We needed fire
to feed our young minds
so we took an axe,
to the Alabama woods
and hacked fallen oak
til our blisters bled,
but we were no boy scouts.

With a starter log,
we began the burning
but were taken aback
by how fast the forest
closed in on our campsite
as the sky darkened.

The fire grew as it fed—
We rose from rusty lawnchairs
to hurl limb after limb,
sculpting the flicker
into a mighty flame.

We stared at each other,
our eyes flashing,
not faces of wonder,
but faces of hunger.
For hours we fed it,
as the fire grew larger,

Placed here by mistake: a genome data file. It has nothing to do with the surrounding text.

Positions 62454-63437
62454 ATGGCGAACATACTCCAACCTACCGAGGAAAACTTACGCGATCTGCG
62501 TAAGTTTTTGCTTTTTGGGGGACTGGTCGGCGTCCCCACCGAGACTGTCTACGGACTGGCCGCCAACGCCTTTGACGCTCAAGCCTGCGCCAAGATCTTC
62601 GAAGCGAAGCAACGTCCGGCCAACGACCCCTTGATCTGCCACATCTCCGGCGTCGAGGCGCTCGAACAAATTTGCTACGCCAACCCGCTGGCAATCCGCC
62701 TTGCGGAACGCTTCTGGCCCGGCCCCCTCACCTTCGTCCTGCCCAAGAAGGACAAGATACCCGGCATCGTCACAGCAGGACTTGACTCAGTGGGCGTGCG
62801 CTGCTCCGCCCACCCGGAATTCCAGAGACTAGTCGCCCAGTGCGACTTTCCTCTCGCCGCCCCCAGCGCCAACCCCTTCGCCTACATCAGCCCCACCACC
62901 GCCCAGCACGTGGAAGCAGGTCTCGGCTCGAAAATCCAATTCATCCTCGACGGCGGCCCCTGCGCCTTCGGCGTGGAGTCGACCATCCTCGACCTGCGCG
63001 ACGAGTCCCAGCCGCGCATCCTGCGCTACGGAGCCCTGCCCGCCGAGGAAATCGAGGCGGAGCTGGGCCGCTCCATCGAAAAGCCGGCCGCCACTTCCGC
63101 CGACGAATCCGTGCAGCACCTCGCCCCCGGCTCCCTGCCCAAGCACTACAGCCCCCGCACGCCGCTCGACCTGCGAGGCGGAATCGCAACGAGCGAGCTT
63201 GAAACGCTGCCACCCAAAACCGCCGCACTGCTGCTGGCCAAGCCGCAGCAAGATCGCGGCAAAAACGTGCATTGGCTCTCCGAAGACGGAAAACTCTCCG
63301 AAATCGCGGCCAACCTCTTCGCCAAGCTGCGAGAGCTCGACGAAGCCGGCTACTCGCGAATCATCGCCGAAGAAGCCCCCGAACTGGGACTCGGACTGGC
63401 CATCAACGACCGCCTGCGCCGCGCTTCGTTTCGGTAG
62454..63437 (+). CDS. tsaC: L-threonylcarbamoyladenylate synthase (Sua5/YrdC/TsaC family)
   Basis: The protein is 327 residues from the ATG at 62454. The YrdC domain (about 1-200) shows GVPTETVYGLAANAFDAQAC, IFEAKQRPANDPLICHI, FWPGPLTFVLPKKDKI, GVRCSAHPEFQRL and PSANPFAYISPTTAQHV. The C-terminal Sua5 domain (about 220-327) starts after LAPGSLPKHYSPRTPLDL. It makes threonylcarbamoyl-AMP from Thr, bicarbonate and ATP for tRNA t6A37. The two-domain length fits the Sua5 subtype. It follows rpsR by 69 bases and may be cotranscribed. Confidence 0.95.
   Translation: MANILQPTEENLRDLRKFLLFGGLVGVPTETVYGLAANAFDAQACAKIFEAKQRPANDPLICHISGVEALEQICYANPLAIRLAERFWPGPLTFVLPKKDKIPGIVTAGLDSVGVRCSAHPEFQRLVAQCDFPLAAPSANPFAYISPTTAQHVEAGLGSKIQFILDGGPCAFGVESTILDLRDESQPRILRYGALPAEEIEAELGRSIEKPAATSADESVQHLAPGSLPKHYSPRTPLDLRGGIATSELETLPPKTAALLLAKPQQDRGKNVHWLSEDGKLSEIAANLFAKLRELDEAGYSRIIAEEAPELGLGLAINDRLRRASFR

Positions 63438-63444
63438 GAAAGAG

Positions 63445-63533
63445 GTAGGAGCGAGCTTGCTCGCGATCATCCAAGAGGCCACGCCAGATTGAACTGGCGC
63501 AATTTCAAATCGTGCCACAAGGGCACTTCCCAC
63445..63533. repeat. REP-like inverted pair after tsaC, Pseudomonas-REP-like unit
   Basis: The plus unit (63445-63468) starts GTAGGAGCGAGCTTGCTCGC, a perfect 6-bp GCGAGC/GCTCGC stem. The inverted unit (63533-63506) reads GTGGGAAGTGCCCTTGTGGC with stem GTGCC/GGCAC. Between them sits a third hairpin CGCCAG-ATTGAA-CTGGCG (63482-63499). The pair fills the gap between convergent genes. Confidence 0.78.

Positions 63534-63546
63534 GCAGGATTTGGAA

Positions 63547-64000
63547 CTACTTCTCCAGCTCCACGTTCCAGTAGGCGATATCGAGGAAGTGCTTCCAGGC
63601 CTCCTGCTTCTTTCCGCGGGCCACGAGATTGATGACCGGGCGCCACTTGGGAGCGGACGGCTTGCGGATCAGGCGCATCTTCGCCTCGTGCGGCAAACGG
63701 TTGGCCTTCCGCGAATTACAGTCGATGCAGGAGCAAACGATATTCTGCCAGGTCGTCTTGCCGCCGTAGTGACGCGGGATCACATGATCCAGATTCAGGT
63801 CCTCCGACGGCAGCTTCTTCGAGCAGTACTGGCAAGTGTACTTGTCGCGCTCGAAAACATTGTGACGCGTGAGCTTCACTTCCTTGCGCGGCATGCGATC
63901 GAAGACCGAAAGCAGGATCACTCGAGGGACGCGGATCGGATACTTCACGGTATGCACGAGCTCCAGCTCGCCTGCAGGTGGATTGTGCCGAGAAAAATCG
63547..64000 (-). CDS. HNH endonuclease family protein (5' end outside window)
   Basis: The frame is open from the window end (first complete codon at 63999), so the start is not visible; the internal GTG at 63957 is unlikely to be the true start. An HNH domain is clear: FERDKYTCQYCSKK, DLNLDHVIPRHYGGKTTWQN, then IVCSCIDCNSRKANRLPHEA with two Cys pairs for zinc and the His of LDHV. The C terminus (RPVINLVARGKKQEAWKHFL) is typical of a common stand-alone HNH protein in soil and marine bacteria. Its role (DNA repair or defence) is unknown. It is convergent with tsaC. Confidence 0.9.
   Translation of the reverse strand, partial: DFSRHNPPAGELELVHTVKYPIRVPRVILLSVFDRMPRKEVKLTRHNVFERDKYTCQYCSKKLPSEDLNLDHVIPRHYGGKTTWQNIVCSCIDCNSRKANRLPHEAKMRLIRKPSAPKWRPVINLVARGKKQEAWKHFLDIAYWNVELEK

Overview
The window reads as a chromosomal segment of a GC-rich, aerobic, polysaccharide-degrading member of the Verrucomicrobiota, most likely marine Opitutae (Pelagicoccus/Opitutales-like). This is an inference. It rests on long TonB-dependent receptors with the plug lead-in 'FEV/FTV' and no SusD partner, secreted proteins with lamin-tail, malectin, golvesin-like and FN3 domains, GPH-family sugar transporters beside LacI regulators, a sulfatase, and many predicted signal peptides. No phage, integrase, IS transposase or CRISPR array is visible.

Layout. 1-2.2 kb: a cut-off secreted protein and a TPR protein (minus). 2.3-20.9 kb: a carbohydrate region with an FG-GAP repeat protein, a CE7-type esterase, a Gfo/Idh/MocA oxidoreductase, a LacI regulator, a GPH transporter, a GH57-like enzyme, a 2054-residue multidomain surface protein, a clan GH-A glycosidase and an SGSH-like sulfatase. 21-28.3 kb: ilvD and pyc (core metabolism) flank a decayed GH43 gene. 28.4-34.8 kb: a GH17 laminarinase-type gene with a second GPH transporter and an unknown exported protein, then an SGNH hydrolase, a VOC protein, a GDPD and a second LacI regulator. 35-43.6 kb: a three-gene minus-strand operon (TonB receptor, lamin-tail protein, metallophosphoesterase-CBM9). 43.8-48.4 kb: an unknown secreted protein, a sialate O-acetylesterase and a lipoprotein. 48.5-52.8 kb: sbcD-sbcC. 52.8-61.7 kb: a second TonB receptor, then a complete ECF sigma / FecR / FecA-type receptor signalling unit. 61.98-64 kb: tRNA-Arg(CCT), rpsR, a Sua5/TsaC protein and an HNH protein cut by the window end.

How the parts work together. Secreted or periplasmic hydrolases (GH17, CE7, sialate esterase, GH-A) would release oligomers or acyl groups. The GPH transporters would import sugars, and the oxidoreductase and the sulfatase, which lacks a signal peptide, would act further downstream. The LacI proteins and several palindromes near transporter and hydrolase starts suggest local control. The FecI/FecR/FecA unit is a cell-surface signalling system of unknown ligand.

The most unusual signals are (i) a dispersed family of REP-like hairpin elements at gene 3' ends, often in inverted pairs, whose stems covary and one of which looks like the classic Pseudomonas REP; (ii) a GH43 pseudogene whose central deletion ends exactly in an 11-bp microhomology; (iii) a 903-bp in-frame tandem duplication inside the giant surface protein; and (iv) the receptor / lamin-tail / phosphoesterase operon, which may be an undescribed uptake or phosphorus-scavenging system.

licking out beyond
its stone enclosure.

We didn’t know
how to make it die,
this thing we had spawned,
or how little it cared
for its makers.
And when the profits of our axework
were spent, we went home
and watched TV.

How could we have known
that the frame of that old house
on Route 402
our guilty secret
was the grave of that girl
we saw on the milk carton,
or how the burning roof
had caved in as she cowered,
like loose sand through fingers?